It is a myth that the brain can only use glucose for fuel. Glucose is the preferred fuel, however it can adapt quite easily to using ketones as fuel.
“The brain’s first choice for energy is glucose. However, when glucose is not available, the brain uses ketone bodies. Using ketones meets the energy requirements of the brain and maintains its proper function.” (Amiel, S.A., "Organ Fuel Selection: Brain," The Proceedings of the Nutrition Society, 54(1), 1995, pages 151-155.)
"Ketones are particularly important for the brain. When glucose is not available, the brain turns to the alternative energy source of ketones. Ketosis (elevated ketone levels in the blood) is normal during fasting, after prolonged exercise and when a high-fat diet is consumed." (Mitchell, G.A., Kassovska-Bratinova, S., Boukaftane, Y., et al., "Medical Aspects of Ketone Body Metabolism," Clinical and Investigative Medicine, 18(3), 1995, pages 193-216.)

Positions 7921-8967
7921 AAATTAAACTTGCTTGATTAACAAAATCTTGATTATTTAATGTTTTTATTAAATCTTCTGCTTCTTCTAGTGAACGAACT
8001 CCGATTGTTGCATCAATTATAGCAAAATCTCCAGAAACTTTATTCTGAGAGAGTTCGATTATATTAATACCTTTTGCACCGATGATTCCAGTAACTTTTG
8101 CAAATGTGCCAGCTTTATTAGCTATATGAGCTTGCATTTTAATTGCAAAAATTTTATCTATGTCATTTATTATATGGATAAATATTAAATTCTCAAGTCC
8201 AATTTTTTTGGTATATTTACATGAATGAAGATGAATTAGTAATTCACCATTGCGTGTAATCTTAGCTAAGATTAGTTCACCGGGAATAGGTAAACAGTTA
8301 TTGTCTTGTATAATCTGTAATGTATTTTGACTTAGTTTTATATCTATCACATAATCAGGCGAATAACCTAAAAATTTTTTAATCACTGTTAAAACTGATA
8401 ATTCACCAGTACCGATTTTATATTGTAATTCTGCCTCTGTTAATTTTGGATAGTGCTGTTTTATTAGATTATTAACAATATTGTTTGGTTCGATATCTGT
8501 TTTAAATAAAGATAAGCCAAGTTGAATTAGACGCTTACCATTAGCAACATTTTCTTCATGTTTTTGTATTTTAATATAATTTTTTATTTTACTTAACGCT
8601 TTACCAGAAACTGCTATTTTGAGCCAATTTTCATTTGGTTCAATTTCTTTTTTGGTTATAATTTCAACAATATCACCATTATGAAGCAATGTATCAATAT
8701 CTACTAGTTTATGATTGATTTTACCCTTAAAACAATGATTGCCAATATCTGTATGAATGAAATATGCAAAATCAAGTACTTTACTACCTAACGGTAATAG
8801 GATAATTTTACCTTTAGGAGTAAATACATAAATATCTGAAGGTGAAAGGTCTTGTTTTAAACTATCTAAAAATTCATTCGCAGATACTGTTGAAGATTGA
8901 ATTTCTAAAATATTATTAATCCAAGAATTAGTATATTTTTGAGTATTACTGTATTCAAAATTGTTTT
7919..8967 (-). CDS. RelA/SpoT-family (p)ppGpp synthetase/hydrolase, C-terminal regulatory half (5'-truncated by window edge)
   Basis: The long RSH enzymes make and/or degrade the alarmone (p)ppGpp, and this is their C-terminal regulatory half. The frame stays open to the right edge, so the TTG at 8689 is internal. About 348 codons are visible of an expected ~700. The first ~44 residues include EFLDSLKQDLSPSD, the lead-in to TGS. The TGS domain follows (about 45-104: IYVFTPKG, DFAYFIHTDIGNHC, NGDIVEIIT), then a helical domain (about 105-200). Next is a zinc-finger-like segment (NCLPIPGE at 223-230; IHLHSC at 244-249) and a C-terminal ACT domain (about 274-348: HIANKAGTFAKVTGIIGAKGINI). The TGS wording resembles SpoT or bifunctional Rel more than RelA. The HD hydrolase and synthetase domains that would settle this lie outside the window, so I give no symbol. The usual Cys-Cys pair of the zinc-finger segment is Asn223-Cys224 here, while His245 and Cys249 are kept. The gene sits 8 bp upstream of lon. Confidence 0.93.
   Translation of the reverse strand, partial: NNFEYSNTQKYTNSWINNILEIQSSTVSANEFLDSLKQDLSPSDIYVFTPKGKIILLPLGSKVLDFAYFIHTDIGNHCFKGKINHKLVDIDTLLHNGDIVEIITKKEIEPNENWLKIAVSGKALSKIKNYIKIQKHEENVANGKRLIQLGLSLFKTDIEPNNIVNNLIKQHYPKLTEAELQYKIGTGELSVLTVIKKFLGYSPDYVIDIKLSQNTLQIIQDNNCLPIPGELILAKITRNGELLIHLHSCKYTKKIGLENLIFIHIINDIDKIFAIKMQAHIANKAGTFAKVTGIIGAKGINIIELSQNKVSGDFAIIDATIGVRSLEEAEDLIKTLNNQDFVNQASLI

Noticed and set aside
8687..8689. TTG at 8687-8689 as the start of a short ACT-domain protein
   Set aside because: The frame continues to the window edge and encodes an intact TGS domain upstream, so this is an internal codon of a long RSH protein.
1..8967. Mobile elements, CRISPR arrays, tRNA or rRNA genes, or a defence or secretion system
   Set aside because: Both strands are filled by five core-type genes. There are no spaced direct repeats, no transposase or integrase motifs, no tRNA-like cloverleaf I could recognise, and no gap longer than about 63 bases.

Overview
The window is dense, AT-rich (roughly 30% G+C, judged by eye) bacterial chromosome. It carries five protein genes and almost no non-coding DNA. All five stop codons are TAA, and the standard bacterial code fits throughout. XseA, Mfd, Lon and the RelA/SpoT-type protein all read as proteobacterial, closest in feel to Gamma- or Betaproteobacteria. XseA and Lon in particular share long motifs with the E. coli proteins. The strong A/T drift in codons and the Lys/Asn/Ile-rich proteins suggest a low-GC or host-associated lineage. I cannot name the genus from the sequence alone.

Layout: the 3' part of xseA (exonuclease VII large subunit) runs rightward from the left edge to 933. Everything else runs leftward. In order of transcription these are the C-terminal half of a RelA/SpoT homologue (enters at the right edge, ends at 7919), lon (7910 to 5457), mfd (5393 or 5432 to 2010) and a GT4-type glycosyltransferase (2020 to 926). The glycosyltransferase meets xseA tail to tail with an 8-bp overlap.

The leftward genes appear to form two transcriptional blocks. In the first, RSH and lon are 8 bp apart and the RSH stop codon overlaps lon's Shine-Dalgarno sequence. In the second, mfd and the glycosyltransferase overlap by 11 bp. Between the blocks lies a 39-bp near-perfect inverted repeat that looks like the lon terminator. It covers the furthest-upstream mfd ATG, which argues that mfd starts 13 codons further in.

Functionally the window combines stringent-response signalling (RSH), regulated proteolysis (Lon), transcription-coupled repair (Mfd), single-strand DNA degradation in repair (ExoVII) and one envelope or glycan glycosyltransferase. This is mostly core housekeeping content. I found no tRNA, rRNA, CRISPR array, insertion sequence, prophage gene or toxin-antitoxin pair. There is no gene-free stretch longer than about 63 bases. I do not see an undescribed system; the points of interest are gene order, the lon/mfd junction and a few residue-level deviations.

"Most tissues in the body can readily use fatty acids for fuel just as easily as glucose. There are a few tissues such as the renal medulla, red blood cells and one or two other that can only use glucose. However, those cells essentially make their own glucose by recycling lactate (produced from glucose metabolism) back into glucose.
The brain is in its own weird category. Under most conditions, it relies exclusively on glucose. And while it can’t use fatty acids directly, it can use a fatty acid derived fuel in the form of ketone bodies. After roughly three weeks of adaptation to using ketones, the brain may only need 25 grams/day of glucose or so, which can be made by the body (in the liver and kidney) from sources such as lactate, pyruvate, amino acids and glycerol." (www.bodyrecomposition.com/nutrition/carboh